How Much Discriminatory Lending Practices Impact Agricultural Revenue on US Native Land

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By Aude K. Chesnais

Introduction: Lending and Debt on US Native Land

In 2018, the Keepseagle settlement shed light on widespread lending discrimination across the native agricultural landscape. Native Americans sued the US Department of Agriculture in an attempt to settle historical lending discrimination, which resulted in a 720 million dollar settlement, split between individual payouts to native producers and funding for agricultural research and outreach. Racial disparity remains huge in native agriculture, as confirmed by recent analyses from the Native Lands Advocacy (NLAP) project. In a recent dashboard exploring the distribution of agricultural revenue across race, we showed that 90% of the agricultural revenue on US Native Land is captured by non-native producers, while the majority of producers are Native. But how much does access to lending really impact agricultural revenue on native land? More data from the USDA 2017 Census of Agriculture for American Indian Reservations can help us find out.  

Firstly, looking at Debt interests payments by reservation and race of producers provides an estimate of the distribution of farm debt for tribal geographies, and can help explain the racial disparity in agriculture on US Native Land. While data on access to loans is extremely hard to find at this geography level, a category called “Interests Paid on Debt”, described as “interest and finance charges paid in 2017 for debts secured by real estate and on debt not secured by real estate”, can be used as a proxy to estimate the breadth of lending, and the data allows for comparison across race of producers. In our newly released dashboard, we are showing that more than 82% farm debt is held by non-Native producers. This analysis controls for operation size because we aggregated the data at the reservation level, showing a similar pattern across the entire native agricultural landscape

Key Findings: Lending Highly Predicts Revenue on Farms

The story gets more revealing when comparing farm interests paid by race to agricultural revenue. To reveal this relationship, we plotted interests paid by producers to total agricultural revenue by reservation, and highlighted this relationship across producers’ race. The model shows that “Farm Interests Paid on Debt” explain about 83% of the variation of Agriculture Revenue. Results are amazingly consistent throughout reservations and across race, with two extremely significant respective R-Squared of 0.795 for non-native producers and 0.64 for native producers.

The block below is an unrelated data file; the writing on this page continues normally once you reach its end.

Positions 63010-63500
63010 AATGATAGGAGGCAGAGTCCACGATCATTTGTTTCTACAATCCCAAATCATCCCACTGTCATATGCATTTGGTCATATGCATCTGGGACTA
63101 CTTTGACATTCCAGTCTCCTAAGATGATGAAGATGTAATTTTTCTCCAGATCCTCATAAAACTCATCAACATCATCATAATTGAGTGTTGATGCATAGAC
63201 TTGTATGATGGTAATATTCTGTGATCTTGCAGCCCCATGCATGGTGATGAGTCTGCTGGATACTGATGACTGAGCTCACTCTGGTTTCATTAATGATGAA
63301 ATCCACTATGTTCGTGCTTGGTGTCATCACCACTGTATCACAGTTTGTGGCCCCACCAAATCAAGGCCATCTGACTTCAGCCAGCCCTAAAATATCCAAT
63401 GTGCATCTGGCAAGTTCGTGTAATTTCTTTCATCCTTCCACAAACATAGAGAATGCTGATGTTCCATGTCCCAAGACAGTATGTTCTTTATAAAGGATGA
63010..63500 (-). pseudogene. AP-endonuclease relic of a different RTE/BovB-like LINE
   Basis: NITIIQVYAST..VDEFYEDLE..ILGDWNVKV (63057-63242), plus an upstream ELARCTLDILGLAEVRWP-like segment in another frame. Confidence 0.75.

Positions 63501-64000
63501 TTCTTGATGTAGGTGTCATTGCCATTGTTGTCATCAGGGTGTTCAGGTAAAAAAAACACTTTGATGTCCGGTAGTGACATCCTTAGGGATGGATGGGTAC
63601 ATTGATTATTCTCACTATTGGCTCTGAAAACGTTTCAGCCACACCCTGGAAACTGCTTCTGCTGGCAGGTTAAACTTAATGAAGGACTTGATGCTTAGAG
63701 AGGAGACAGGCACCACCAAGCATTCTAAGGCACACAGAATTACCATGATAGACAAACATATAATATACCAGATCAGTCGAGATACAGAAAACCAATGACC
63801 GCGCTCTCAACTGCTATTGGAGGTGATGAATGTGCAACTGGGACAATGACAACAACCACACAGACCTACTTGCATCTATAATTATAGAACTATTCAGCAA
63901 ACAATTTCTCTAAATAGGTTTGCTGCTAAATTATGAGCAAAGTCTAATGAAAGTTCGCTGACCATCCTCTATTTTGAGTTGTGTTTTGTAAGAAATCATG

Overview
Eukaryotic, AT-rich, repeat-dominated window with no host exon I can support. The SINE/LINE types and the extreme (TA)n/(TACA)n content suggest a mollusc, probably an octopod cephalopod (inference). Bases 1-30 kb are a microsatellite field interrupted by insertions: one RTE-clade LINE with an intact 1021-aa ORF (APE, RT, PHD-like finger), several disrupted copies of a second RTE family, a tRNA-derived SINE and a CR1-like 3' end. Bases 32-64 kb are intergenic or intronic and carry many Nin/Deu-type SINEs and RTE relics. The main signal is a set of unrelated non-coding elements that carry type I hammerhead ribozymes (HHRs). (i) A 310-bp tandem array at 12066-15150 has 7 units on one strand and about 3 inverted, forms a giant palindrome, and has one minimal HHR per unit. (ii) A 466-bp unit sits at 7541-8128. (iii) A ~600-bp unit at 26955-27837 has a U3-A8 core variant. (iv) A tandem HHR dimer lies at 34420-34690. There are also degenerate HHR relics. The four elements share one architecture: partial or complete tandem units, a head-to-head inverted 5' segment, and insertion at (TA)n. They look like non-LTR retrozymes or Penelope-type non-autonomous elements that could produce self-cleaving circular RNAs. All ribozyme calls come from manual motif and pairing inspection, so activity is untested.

The strength of this relationship shows how important loans are to increase farming revenue for native farmers on native land, while in the meantime, the distribution of farm debt also confirmed how little native farmers have access to these loans. These findings highlight the need for policies to focus on increasing access to loans by native farmers in order to increase agricultural revenue. It will be extremely interesting to compare these findings with data on next census, to see, for instance, if claims such as the Keepseagle settlements had any impacts on discriminatory lending. 

Now what?

This analysis allows to confirm important trends. Firstly, there is huge racial disparity in the distribution of farm lending across native land. Secondly, access to loans seems extremely important to increase the share of agricultural revenue by native producers on reservation, and redress the current disparity where 90% of the revenue is captured by non-native farmers and ranchers while the majority of producers are Native. 

However, while this relationship shows the capacity of debt to produce more capital, it cannot serve to make inferences about the quality of local food-systems. Indeed, these models focus on commodified agriculture, and could be summarized bluntly as the capacity of investment (capital) to predict revenue (capital), in other terms a very western-centric view of agriculture, which contrasts with the richness and depth of native agriculture. These findings can, however, serve the struggle to redress the structural injustices still occurring on native land today, which impede on the sovereign use and management of agricultural resources on US native land.

In this broader struggle, discriminatory lending practices are just one piece of the picture. Liquidation of land to non-Natives, unfair leasing practices along with other series of historical measures that forcibly commodified native land are together responsible for the challenges faced by native producers today, which makes data analyses such as this one critical to measure the breadth of injustice and inform policies to support social justice and sovereignty on US native land.

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